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Default Re: Shifting to Neutral or Pressing the Clutch when Braking - Is this right?

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Originally Posted by racer_ash View Post
By this logic, even while idling, we are not pressing the accelerator. That doesnt mean that idling does not require fuel. The same logic would apply for coasting in gear as well. A minimum amount of fuel would be consumed and I think this is atleast equal to that used while idling.

I distinctly remember an experiment in Mechanical Engineering about the amount of fuel used by engines under different operating conditions and hence my clarification. Ofcourse that was with the old carburettor type engine. I am sure it will apply to the modern FI engines as well.
Your statement is valid only for older generation cars. In some newer cars, the injectors can go down to 0% duty cycle when the ECU senses the wheels are driving the engine (such as on a slope in gear). Thus, you'll consume less fuel to go down a slope in-gear (with less braking required as well) than descending it in neutral.
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Old 20th February 2013, 16:00   #353
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Quote:
Originally Posted by racer_ash View Post

By this logic, even while idling, we are not pressing the accelerator. That doesnt mean that idling does not require fuel. The same logic would apply for coasting in gear as well. A minimum amount of fuel would be consumed and I think this is atleast equal to that used while idling.

I distinctly remember an experiment in Mechanical Engineering about the amount of fuel used by engines under different operating conditions and hence my clarification. Ofcourse that was with the old carburettor type engine. I am sure it will apply to the modern FI engines as well.
http://www.popularmechanics.com/_mob...l-fuel-economy


Basically, in normal motion, the engine drives the wheel, but being in gear while coasting, or under engine braking, the wheels drive the engine.
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Old 20th February 2013, 16:24   #354
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When I drive on the highways if I have to slow down I just let go of the accelerator and let the engine braking do it's job and only before the car jerks I depress the clutch.Also when I brake on the highways I don't depress the clutch until the same situation as above arises.

But in the city I don't shift to the neutral gear when approaching the signal until the I stop the car at the signal and once my car is stationary I shift to neutral and engage the handbrake.Also while braking in the city I also simultaneously depress the clutch.

The reason being on the highways for the speeds we do we require the most braking efficiency. But in the city for the 30-50 km/hr we do we don't require that much braking efficiency until the need arises,also simultaneously depressing the clutch while braking in the city provides a smoother ride and stop for the co-passengers.
Just my 2 cents
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Old 20th February 2013, 18:20   #355
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Default Re: Shifting to Neutral or Pressing the Clutch when Braking - Is this right?

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Originally Posted by mayankk View Post
or under engine braking, the wheels drive the engine.
What are the adverse effects on engine in this situation?
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Old 20th February 2013, 18:37   #356
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Originally Posted by (Alok) View Post
What are the adverse effects on engine in this situation?
Presumably none, unless you shift into such a low gear that the ratio pushes the revs in upper or red range. Like shifting at 80 kmph from 4th to 2nd.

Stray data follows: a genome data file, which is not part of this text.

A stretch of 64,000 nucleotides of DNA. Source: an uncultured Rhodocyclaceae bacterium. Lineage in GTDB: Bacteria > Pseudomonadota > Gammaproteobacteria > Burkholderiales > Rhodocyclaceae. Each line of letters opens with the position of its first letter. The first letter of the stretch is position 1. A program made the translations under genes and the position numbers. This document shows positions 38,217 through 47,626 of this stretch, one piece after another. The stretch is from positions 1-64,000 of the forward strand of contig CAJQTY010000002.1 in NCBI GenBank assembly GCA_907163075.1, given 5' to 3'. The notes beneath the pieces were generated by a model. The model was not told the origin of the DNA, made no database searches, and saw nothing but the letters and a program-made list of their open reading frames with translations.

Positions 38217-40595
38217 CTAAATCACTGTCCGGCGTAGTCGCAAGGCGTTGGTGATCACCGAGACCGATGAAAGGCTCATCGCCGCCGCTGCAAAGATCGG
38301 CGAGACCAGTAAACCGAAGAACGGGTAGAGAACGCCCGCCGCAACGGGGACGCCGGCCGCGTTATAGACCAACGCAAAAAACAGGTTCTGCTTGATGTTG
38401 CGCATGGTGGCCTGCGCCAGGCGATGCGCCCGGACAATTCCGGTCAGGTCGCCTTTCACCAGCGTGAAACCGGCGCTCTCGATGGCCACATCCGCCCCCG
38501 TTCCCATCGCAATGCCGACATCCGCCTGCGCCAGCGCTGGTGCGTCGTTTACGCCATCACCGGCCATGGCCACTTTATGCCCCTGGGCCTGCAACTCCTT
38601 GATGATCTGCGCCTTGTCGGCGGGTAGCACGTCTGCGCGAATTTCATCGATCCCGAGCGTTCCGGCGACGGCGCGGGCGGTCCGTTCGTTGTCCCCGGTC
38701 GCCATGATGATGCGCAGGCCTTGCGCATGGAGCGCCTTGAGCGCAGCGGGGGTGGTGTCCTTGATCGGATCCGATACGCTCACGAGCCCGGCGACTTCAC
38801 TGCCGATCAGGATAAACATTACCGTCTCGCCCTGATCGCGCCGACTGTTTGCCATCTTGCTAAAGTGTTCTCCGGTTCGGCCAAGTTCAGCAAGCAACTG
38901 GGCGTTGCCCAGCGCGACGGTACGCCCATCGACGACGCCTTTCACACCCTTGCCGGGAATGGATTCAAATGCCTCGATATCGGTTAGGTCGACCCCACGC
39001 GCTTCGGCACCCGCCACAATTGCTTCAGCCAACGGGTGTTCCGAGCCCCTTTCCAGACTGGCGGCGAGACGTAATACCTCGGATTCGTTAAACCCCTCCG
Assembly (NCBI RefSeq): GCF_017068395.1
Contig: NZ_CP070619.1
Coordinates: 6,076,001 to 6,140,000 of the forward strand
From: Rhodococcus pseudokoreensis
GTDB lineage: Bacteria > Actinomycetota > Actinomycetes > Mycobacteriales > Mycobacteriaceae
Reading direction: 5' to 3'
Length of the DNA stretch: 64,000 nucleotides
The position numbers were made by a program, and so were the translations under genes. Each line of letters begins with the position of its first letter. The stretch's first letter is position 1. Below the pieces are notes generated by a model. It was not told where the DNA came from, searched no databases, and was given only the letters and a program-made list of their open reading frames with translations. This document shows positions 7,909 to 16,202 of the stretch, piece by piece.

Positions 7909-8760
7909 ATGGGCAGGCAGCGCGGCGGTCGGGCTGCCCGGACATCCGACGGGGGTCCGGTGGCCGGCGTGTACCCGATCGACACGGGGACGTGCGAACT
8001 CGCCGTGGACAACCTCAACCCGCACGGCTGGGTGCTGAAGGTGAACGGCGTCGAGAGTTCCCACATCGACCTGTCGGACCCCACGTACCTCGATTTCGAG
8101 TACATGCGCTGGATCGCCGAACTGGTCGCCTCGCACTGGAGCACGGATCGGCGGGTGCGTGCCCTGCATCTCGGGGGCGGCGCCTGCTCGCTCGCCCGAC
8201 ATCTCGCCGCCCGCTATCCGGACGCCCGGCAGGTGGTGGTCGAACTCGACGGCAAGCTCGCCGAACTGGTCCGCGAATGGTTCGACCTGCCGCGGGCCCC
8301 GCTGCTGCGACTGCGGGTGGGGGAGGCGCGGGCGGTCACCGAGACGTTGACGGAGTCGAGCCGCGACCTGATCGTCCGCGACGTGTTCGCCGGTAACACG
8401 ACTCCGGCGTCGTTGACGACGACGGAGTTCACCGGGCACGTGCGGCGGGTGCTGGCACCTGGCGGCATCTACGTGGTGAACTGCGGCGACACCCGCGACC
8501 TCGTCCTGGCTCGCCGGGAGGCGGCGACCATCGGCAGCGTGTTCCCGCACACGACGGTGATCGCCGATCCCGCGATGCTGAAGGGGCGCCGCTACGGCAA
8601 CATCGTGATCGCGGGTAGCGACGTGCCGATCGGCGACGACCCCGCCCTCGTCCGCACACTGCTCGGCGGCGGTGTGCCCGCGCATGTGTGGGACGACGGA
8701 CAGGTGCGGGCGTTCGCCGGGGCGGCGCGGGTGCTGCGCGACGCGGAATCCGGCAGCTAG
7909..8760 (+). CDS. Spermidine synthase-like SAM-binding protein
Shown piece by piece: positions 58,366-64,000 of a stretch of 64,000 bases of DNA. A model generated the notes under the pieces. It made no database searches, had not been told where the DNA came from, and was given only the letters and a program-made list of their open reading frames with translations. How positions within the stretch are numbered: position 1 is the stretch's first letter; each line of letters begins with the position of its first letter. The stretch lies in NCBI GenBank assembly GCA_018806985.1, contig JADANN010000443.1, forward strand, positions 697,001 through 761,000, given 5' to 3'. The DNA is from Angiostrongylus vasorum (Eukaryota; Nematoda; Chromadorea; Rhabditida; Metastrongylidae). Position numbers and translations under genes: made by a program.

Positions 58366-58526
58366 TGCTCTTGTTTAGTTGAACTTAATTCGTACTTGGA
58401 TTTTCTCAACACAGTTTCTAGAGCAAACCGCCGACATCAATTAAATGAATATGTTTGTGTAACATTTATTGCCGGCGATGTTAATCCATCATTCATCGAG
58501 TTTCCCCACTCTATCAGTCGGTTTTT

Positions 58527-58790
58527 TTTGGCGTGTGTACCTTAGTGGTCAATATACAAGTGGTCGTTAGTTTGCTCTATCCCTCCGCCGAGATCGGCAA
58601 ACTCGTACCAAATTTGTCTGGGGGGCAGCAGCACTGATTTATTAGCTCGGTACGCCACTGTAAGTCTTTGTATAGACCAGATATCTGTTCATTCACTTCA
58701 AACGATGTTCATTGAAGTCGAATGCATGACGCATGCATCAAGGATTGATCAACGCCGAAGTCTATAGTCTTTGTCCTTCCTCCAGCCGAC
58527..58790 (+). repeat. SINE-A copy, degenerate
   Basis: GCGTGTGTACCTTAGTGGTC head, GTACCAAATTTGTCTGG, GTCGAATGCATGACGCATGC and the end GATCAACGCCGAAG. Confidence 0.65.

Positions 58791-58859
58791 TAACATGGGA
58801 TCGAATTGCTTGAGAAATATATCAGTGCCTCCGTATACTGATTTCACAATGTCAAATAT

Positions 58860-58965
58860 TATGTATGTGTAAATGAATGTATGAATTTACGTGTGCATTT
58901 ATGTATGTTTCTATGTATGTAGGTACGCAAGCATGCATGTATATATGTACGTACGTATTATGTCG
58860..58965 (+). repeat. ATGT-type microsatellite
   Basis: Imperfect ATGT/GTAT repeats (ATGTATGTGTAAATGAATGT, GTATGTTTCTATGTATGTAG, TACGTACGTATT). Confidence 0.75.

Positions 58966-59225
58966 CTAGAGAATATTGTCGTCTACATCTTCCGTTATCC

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Old 20th February 2013, 20:52   #357
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Default Re: Shifting to Neutral or Pressing the Clutch when Braking - Is this right?

Never Ever shift to neutral before braking; this sends your car into a free-motion which coupled with the fact that the engine is no longer controlling the speed at which your tyres turn could put you in a dangerous situation, and could also lead to brakes totally failing on downhill inclines.
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Old 21st February 2013, 17:09   #358
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Default Re: Shifting to Neutral or Pressing the Clutch when Braking - Is this right?

We are discussing a very basic thing here. It is just like ‘press the clutch while changing the gear’.

If a person does this (Shifting to Neutral or Pressing the Clutch when Braking), he should join motor driving school to learn driving. Just holding the steering and pushing the accelerator is not enough.
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Old 22nd February 2013, 15:58   #359
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Default Re: Shifting to Neutral or Pressing the Clutch when Braking - Is this right?

When you plan on slowing down or are going downhill, put your car in the highest gear available and let it cruise. You will use zero fuel while doing so. Slow down to about 20kmph, and at a safe distance, press clutch and go to neutral or your desired gear

Source: Top Gear
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Old 22nd February 2013, 16:37   #360
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Default Re: Shifting to Neutral or Pressing the Clutch when Braking - Is this right?

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Originally Posted by chetanthaker View Post
When you plan on slowing down or are going downhill, put your car in the highest gear available and let it cruise. You will use zero fuel while doing so. Slow down to about 20kmph, and at a safe distance, press clutch and go to neutral or your desired gear

Source: Top Gear
I tend to differ...& many others will. The golden rule of coming downhill is that use the same gear that you would have used to climb the same hill. This provides proper engine braking & you don't want to burn your brake pads, esp while coming downhill. Frequent use of brakes, like those while coming downhill produces 'brake fading' which is loss in braking efficiency. This brake fad can actually result in brake failure.